Members of the Pax family of transcription factors contain a paired box DNA binding domain and may or may not contain a paired-type homeodomain and/or octapeptide region. Nine Pax genes have been identified in mammals and are divided into four subgroups based on the sequence elements present. Pax genes play a variety of roles during embryogenesis, regulating cell-lineage specification, proliferation, migration, and survival of diverse cell and tissue types. Several of the Pax genes are also expressed in cancers and serve as tumor markers.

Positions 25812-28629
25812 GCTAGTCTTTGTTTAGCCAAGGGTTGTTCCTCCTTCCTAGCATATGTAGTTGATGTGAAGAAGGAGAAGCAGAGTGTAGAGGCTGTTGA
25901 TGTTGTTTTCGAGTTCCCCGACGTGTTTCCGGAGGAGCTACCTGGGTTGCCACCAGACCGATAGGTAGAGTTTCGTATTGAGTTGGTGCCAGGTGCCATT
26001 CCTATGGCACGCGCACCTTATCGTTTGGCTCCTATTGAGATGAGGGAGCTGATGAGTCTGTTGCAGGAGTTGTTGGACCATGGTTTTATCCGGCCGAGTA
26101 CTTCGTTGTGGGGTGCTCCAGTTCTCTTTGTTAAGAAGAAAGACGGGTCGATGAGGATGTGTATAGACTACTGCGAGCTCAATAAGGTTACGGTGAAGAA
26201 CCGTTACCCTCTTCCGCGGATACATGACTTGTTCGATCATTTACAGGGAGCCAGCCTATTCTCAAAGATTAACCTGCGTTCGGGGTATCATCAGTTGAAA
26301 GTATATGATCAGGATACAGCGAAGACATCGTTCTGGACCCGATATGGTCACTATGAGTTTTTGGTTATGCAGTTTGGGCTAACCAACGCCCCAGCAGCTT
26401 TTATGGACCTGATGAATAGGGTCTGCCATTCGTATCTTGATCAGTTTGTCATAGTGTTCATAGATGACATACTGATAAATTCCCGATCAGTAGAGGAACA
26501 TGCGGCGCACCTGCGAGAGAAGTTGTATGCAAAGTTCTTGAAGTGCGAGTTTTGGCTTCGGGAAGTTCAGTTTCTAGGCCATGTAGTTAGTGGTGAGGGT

Pax5, also known as BSAP (B-cell-specific transcription factor) is a 42 kDa protein belonging to the paired box transcription factor family. It is a developmental regulator that is important for B-cell lineage commitment and development. Human Pax5 is a 391 amino acid (aa) protein containing the paired DNA-binding domain at the N-terminal region. Several alternatively spliced isoforms with altered C-terminal regions and possessing different transactivation properties have been described. All isoforms share the N-terminal 235 aa with full-length Pax5. Human Pax5 shares 99%, 97%, and 94% aa sequence identity with mouse, bovine, and canine Pax5, respectively.